Toyota’s president is questioning whether the push for the auto industry to phase out gas-powered vehicles and go exclusively electric is the right decision.
Akio Toyoda made the comments to reporters in Thailand after the auto manufacturer said around this time last year that it would produce 3.5 million electric vehicles annually by 2030, according to The Wall Street Journal.
“People involved in the auto industry are largely a silent majority,” Toyoda said. “That silent majority is wondering whether EVs are really OK to have as a single option. But they think it’s the trend so they can’t speak out loudly.”
Toyoda reportedly has been trying to express that point to governments and industry stakeholders.
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Toyota Motor Corporation President Akio Toyoda.
“Because the right answer is still unclear, we shouldn’t limit ourselves to just one option,” he added.
Toyota’s rivals, including General Motors and Honda Motor Company, have set dates for when their lineups will be all-electric. However, Toyota has invested in a collection of models that includes hydrogen-powered cars and gas/electric hybrids, The Wall Street Journal reports.
General Motors is set to rapidly ramp up its electric car production in North America from about 50,000 this year to one million in 2025, but it is not parking its internal combustion engine cars and trucks just yet.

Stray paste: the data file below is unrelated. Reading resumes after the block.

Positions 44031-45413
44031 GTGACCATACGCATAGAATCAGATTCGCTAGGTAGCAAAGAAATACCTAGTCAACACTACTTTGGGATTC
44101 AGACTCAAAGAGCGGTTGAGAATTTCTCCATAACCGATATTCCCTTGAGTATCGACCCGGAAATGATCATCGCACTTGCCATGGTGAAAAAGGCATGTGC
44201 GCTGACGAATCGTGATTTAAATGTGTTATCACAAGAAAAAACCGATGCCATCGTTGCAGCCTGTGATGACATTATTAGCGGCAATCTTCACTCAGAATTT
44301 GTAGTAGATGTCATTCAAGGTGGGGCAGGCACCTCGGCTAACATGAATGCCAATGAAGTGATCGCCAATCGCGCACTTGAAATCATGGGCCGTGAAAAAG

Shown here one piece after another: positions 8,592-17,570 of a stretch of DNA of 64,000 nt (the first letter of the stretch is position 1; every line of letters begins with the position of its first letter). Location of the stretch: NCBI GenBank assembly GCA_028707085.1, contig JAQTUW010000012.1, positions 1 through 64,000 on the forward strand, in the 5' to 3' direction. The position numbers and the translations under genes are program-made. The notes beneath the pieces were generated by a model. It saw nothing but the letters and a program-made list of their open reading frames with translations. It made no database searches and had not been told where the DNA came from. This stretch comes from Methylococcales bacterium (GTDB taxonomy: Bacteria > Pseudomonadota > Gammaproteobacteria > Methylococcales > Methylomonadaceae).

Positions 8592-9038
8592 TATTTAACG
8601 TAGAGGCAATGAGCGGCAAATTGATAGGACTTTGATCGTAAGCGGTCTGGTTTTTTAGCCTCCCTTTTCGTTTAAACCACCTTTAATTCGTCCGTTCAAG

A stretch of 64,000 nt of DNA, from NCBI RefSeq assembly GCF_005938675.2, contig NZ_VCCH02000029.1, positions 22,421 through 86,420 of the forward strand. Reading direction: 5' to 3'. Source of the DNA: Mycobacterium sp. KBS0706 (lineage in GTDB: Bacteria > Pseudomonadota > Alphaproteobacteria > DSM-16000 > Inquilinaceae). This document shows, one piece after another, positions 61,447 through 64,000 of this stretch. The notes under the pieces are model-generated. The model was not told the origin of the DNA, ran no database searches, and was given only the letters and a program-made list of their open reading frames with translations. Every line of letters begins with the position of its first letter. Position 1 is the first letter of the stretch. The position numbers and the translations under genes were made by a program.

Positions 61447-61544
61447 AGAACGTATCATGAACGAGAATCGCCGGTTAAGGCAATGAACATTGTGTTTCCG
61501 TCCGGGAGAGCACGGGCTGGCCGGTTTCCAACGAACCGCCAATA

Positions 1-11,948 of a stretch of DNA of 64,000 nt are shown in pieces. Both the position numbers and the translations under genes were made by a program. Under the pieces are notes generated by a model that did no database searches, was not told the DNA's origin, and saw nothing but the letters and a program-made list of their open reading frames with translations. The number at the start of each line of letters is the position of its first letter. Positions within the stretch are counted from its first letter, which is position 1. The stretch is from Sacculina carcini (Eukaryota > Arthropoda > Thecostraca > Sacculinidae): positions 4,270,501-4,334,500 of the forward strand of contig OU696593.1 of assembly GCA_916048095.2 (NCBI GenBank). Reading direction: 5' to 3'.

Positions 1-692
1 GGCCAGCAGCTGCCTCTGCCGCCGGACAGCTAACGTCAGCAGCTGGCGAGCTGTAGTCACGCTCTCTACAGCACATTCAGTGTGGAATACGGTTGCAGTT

“The ICE age is not over,” GM President Mark Reuss had told FOX Business in an exclusive interview in November ahead of the company’s investor day presentation in New York City.
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“We’re not going to abandon our internal combustion engine segments,” Reuss said.
As of October, electric vehicles comprised of just 6.5% of the total new-car market, the newspaper says, citing data from J.D. Power.
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The making of electric vehicles requires the construction of new battery and production plants, according to The Wall Street Journal, while consumers also have expressed concerns including price and the availability of charging stations.
“The coastal areas, the East and West Coast, that’s electrifying much quicker than the interior of the country,” Jim Rowan, the CEO of Volvo Cars, also told the newspaper, suggesting that the adoption of electric vehicles in the U.S. could vary depending on geographic location.